Biotechnology was one of the market's shining stars in 2014. The Nasdaq Biotechnology Index ETF returned an impressive 33% last year, significantly outpacing the performance of the S&P 500. Of course, no one can know if biotechnology stocks will put up similar returns again, or what will or won't happen with any particular company in this highly volatile industry, but if 2014 is any indication, perhaps these five predictions may be worth watching in 2015.
No. 1. Celgene Corporation (NASDAQ:CELG) will buy somebody
I don't have any idea which company Celgene could buy in 2015, but the company's getting flush with cash, and it's been kicking a lot of tires over the past two years. The company has inked collaboration deals with a host of promising emerging biotechs, including Bluebird bio, but it's also taken equity stakes in a number of them, too, including Agios, in which it owns a 14% equity stake, Acceleron, in which it also owns a 14% stake, and Epizyme, in which it owns an 11% position. I don't know if any of those are on Celgene's short list of potential acquisitions, but it wouldn't shock me if Celgene ends up making a splash with an acquisition this year.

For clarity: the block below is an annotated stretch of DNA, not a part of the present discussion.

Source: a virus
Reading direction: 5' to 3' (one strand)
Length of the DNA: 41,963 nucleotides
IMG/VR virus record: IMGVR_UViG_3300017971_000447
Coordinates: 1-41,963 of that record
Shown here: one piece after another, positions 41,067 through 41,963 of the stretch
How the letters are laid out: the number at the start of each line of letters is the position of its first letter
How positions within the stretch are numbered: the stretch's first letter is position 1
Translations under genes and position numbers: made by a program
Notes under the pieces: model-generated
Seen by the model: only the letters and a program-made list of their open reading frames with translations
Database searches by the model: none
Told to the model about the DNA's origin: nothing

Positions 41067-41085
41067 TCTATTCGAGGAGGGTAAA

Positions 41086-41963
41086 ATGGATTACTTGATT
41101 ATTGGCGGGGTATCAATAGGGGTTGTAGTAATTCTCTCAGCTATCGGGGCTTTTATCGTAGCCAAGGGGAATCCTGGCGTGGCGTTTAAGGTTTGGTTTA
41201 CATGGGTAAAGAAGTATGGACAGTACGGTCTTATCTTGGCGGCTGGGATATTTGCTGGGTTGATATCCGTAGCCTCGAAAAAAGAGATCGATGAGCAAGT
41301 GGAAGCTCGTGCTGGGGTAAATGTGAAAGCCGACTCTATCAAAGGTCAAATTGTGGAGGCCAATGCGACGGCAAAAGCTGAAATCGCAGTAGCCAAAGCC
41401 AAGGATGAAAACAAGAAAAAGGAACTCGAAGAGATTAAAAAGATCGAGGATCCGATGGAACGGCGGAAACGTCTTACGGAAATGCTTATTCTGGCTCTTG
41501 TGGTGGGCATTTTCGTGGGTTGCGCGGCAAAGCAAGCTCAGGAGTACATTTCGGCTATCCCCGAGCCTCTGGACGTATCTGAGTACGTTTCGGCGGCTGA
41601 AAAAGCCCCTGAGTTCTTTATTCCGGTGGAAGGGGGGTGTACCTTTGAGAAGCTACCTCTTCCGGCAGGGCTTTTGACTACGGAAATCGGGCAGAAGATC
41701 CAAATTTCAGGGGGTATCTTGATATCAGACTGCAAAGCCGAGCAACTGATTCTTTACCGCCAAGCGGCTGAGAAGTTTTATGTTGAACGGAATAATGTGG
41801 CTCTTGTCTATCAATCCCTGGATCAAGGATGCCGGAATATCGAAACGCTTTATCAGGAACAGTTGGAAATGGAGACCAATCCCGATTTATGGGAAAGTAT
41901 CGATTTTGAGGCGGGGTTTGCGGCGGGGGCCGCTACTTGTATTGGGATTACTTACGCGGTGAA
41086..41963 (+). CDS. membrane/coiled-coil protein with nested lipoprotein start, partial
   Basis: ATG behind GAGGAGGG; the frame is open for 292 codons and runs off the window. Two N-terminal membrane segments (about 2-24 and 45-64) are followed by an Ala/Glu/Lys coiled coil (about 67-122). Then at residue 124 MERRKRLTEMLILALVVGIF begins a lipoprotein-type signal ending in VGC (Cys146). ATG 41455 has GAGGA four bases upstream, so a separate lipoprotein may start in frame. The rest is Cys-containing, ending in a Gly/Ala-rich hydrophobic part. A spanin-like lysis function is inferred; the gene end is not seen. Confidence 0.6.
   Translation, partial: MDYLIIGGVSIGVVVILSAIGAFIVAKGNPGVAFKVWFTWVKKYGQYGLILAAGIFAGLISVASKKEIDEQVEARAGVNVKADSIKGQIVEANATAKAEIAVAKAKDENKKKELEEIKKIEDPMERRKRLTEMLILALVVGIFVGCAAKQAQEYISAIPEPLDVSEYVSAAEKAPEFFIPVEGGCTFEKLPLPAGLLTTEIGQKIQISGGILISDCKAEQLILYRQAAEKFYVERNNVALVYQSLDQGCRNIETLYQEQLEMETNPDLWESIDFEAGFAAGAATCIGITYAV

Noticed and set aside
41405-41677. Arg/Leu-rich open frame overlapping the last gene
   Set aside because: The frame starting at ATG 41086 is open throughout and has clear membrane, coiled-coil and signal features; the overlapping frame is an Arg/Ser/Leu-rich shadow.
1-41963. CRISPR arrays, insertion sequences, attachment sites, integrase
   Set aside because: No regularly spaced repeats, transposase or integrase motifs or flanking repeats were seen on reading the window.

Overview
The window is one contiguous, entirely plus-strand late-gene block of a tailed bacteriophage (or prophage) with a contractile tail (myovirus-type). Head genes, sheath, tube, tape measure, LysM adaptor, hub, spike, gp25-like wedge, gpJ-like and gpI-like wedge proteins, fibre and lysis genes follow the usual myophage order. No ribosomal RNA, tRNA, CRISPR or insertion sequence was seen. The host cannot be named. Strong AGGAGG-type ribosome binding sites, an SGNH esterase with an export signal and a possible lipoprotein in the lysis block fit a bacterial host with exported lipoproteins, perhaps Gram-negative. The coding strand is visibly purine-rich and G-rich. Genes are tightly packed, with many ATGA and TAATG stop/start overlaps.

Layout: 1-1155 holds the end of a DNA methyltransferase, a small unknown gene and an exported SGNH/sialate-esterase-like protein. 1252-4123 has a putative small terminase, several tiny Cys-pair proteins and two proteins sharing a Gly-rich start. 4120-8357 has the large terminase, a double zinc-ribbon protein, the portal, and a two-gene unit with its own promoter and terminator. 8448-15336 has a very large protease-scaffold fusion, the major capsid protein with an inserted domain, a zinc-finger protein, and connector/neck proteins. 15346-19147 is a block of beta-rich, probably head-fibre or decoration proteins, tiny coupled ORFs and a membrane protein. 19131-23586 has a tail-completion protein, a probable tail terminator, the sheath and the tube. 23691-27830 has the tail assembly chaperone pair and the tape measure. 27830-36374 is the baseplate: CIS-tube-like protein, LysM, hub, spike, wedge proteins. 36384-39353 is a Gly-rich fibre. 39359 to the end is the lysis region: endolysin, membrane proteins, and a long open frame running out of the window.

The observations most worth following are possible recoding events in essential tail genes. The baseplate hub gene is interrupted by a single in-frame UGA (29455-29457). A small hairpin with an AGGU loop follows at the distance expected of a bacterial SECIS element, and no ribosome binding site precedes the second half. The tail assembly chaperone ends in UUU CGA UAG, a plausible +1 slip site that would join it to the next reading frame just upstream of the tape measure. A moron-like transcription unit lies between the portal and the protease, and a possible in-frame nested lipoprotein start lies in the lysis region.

No. 2. Investors will decide that Alkermes (NASDAQ:ALKS) is worth more than it is today
Alkermes isn't a household biotechnology company, but it may be a lot better known by the end of 2015. Alkermes has a string of intriguing drugs coming through its product pipeline, including a novel, long-lasting injectable formulation of the billion-dollar blockbuster schizophrenia drug Abilify. That drug, aripiprazole lauroxil, has already been filed for FDA approval, and if the FDA gives it the green light, it could significantly improve patient adherence rates. Alkermes also recently reported solid phase 3 results from one of three ongoing studies of ALKS-5461, a treatment for depression. If ALKS-5461 can deliver similar results throughout its phase 3 trials, it could also have billion-dollar blockbuster potential since it is dosed alongside top selling antidepressants like Cymbalta, rather than instead of them. Since Alkermes expects sales of between $580 million and $610 million this year, these new drugs could have investors thinking that the company is worth more at year end than the $9.75 billion it is today, especially since Actavis paid 7 times sales to buy Alkermes' peer Forest Labs in 2014.